Homecoming rally erupts in controversy


By Skye Schoenhoeft

The homecoming rally on September 28 received backlash from some students and staff for a number of questionable moments, some of which contained racist behavior. The events in question included juniors and seniors throwing water balloons at each other, white students dressed in Rastafarian hats with fake dreadlocks, and white students mouthing the n-word during a song that contained it in the lip sync.

An apology email was sent by administration to teachers with the intention of being read to the student body during second period on October 1. The same email was sent to the larger Tam community on October 2.

“The Associated Student Body (ASB) and Administration sincerely apologize for the events that took place during Tam High’s Homecoming Rally,” the email read.

“During the rally, several culturally insensitive costumes were displayed. While it was never the intent of anyone to offend or harm others, we understand the impact of the behaviors and we take full responsibility.”

Some of the students involved have come forward to apologize for their behavior.
“We sincerely apologize for any offense caused by our costume choice in our performance. Our intent all along was to create a fun experience representing our class and thought our props contributed to that,” sophomore Hannah Eigstis said. “We were under the impression that what we put together was run by leadership. We feel terrible about the situation and we realize we should have been more careful about how our performance could have come off to people. We wanted to participate in this rally as a fun way for the grades to come together and feel unified. Again, we are sincerely sorry to those who found this offensive.”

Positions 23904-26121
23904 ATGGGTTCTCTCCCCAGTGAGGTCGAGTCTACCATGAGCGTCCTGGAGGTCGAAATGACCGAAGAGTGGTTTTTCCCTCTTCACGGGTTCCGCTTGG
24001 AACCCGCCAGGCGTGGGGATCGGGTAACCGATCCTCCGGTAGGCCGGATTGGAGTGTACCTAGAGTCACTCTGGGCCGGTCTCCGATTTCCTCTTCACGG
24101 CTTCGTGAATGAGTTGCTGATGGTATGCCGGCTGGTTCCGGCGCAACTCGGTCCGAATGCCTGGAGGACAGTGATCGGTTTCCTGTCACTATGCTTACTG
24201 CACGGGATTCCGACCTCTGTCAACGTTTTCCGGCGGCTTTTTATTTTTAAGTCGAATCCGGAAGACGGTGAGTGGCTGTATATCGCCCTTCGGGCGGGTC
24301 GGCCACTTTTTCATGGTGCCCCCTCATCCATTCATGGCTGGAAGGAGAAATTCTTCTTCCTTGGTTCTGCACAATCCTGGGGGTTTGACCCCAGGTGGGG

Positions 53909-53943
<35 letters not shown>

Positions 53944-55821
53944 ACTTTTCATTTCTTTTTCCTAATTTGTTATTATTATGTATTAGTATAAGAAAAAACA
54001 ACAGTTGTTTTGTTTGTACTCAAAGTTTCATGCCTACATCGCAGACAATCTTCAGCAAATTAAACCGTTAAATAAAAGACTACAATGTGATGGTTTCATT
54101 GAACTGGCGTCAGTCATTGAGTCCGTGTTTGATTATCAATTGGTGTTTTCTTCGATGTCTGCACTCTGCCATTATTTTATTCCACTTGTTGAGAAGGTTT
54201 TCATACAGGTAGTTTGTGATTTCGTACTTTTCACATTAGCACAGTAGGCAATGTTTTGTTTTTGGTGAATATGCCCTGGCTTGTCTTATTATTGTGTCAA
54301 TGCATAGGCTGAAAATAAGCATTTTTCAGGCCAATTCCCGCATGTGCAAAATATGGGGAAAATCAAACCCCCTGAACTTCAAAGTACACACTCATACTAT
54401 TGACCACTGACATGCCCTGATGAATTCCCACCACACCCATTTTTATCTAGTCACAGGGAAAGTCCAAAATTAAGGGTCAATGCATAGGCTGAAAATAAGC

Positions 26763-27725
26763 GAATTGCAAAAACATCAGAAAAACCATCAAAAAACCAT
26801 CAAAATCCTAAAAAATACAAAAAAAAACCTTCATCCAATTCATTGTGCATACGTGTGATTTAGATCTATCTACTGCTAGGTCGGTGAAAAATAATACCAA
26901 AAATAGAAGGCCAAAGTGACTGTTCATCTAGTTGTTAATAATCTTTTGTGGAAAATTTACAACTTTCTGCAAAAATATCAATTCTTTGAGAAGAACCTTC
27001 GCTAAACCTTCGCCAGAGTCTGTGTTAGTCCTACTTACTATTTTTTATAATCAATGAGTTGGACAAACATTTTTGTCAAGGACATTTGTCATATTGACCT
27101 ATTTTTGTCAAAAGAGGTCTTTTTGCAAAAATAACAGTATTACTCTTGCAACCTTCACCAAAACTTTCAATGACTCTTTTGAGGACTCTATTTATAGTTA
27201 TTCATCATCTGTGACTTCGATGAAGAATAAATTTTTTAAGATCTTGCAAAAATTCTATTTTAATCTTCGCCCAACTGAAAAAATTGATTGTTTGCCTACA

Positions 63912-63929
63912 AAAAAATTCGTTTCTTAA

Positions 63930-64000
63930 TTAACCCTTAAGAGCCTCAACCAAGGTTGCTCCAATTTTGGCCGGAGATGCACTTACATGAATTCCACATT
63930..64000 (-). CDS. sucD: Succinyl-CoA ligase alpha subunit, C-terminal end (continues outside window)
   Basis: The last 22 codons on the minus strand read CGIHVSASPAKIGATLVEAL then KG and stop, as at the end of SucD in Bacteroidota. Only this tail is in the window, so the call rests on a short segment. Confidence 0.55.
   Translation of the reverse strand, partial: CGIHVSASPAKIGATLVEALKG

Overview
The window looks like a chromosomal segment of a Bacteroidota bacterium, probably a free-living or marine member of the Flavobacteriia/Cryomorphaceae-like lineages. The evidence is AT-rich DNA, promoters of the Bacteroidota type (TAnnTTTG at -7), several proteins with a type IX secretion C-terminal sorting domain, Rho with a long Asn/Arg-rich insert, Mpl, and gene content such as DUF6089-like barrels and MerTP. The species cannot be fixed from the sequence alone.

Members of leadership, who organized the rally, expressed that they were unaware of the events that were going to ensue, but still accepted responsibility and apologized for what occurred.

“When [the group with the hats] performed, they had ‘Don’t Worry Be Happy’ in their mix. However, they did not rehearse with any costumes whatsoever. They used many props which lead us to believe that those were the only things they were using … that was obviously not the case,” junior and leadership member Angie Zuber said. “We were shocked that they didn’t tell us about their costume choice, especially after not having it in rehearsal. We approved the song because it is a great song. However, we had no idea they would use those hats and we were just as shocked and embarrassed as everyone in the audience. We apologize to people who were offended by the Rasta hats.”

Principal J.C. Farr came into the leadership classroom on October 1 to discuss the controversies.

“When Mr. Farr came in to talk to us yesterday morning, he … explained the concept of cultural appropriation to us, emphasizing that if it makes even one person uncomfortable, then it’s not okay. This was the case with the Rasta wigs and throwing water balloons,” senior and ASB President Natalie Bricker said. “Mr. Farr and all the leadership teachers have been very clear that it wasn’t anyone’s fault, but we need to have better systems in place next time to prevent anyone from feeling uncomfortable and need to think about every possible mishap for future events.”

Photo by Logan Little.